The length of time to "get good" is relative to the amount of time glued to the instrument as well as the level of natural physical and mental talent. I know guys that were excellent after a couple of years. They could play any Satch or Metallica tune note-for-note and could improvise like crazy. This is when they were teenagers back in high school, too! It took me a little longer, even though I spent the same hours after school practicing my *** off and playing in bands all over the place. I think a lot of guitar players think too far ahead when they play a passage. They tend to ready themeselves for the next set of licks before concentrating on making the notes "in the now" count. You've got to play in the moment and that is one of the most important things I've learned. It's good to be aware of what's coming up, but you should be very aware of every note under your fingers as well.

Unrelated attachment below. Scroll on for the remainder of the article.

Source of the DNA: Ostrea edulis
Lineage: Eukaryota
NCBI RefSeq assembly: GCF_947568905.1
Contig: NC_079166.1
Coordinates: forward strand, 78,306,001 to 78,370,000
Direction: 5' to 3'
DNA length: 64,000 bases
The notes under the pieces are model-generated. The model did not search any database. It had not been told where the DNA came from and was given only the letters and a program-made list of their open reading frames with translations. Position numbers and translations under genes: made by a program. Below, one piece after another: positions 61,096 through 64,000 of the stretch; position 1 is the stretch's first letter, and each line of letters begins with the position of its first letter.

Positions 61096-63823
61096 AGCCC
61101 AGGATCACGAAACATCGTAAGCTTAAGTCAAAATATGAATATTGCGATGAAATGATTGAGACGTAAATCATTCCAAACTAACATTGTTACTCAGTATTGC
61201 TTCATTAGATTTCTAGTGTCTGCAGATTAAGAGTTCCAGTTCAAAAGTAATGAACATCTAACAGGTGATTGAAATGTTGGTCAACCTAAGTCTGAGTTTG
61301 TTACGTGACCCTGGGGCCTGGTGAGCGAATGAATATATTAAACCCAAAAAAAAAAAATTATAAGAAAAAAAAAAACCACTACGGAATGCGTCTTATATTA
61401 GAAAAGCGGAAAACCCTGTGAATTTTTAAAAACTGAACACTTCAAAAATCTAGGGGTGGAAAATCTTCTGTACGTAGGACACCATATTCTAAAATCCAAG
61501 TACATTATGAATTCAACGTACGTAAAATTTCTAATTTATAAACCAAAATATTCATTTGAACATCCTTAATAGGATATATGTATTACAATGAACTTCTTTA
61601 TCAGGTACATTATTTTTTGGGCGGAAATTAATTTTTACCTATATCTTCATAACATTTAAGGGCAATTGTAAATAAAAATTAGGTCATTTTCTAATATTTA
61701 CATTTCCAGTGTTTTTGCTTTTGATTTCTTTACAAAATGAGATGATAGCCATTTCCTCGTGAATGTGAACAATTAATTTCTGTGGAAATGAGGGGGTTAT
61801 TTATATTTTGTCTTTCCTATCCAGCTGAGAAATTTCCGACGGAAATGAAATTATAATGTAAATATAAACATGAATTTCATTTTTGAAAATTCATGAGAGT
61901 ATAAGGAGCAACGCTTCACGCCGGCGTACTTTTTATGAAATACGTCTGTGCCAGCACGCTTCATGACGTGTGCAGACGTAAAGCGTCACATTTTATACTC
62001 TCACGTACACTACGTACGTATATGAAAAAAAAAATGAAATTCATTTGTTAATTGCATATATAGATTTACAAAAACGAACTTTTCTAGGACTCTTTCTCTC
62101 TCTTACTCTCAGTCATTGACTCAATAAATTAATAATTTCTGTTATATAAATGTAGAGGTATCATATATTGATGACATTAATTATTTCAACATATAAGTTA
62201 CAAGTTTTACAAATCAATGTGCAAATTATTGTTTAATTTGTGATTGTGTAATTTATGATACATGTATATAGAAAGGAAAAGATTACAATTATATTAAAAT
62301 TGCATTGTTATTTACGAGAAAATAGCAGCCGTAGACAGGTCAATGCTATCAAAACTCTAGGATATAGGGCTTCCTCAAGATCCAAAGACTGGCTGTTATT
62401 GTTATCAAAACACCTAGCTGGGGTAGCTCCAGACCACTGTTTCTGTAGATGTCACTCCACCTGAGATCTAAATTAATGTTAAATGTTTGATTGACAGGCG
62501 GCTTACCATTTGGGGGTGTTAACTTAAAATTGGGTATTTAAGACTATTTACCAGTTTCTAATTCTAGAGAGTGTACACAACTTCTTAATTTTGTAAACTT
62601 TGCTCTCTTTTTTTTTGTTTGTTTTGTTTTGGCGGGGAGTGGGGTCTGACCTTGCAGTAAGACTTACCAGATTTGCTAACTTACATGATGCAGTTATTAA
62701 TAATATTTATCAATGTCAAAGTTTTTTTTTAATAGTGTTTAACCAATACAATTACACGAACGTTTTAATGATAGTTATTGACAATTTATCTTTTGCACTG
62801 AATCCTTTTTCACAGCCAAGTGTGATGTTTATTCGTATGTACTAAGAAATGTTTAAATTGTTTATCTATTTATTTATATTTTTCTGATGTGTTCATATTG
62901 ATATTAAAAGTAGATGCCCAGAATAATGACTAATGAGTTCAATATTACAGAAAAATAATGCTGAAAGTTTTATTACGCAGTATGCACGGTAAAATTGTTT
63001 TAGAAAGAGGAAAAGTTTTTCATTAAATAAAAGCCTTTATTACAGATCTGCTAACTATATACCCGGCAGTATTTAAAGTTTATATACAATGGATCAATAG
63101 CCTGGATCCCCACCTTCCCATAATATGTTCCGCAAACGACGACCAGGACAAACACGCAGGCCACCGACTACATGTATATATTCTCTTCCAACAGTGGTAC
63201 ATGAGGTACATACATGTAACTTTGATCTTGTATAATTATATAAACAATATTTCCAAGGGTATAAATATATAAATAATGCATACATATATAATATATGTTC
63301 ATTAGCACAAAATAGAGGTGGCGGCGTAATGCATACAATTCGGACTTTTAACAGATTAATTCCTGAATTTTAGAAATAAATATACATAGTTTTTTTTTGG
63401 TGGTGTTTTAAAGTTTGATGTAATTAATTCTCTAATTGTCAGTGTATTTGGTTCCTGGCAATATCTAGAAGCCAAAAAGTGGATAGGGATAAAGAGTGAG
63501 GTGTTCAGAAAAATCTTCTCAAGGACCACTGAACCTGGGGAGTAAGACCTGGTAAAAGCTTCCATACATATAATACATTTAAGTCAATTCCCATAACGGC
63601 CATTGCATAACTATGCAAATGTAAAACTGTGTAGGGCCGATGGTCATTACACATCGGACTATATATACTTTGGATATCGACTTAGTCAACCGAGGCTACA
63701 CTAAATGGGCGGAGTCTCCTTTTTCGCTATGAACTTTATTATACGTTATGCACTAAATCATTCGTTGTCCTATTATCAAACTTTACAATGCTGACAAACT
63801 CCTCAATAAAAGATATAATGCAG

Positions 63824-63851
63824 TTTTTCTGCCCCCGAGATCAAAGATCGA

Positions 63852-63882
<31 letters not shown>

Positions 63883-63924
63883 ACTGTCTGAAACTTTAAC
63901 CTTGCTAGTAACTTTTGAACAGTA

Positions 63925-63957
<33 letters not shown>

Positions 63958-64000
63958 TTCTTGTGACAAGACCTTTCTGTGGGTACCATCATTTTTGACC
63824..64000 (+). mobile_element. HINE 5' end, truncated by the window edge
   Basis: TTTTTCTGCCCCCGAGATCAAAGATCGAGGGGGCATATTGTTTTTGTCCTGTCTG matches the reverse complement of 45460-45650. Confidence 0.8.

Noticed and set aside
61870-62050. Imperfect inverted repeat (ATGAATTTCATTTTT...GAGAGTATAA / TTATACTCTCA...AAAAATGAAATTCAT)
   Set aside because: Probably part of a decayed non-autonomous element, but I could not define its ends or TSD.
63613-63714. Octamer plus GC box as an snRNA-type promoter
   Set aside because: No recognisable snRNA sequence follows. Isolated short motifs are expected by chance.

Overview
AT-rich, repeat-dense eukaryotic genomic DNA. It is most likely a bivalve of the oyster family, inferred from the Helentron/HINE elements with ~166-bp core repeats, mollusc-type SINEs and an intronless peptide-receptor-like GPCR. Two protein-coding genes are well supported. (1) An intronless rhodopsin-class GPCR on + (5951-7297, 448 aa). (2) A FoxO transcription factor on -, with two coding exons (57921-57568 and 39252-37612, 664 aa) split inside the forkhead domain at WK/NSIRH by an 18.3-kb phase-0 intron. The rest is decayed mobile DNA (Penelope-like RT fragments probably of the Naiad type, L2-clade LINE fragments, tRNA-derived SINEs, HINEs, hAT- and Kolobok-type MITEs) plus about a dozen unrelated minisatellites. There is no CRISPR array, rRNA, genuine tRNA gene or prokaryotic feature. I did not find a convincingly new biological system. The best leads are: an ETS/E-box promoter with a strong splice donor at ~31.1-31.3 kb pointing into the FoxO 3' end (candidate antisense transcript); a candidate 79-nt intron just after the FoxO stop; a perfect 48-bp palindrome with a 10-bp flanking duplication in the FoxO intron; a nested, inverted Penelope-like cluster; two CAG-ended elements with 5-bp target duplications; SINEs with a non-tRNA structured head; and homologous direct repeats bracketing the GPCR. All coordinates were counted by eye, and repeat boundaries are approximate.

5. #5
    Latin Wedding Band Los Boleros's Avatar
    Join Date
    Oct 2004
    Location
    San Francisco Bay Area
    Posts
    1,762
    This sounds like a good question for Voodoo Child!

    The reason you see the types of answers like "it takes a lifre time to ......" is that the closer we get, the farther we want to go. When you first pick up a guitar you think short term goals. If I could just learn Purple Haze i would be happy Obviously when you get there, there is always a new obstacle or should I say challenge. Some times our progress is better gaged by the people around us. The real answer to this question lies in your heart. How badly do you want it. Some people just kinda pick up the guitar not really wanting it that badly but the more they learn, the more addicting it gets. Always raising the bar. If you really want it bad, then practicing should be pretty fun in itself. The bottom line is that we should try and set our oun personal goals and before setting new goals, ask yourself, did I get to this goal yet. If you did, (and you probably did) Then you are getting pretty good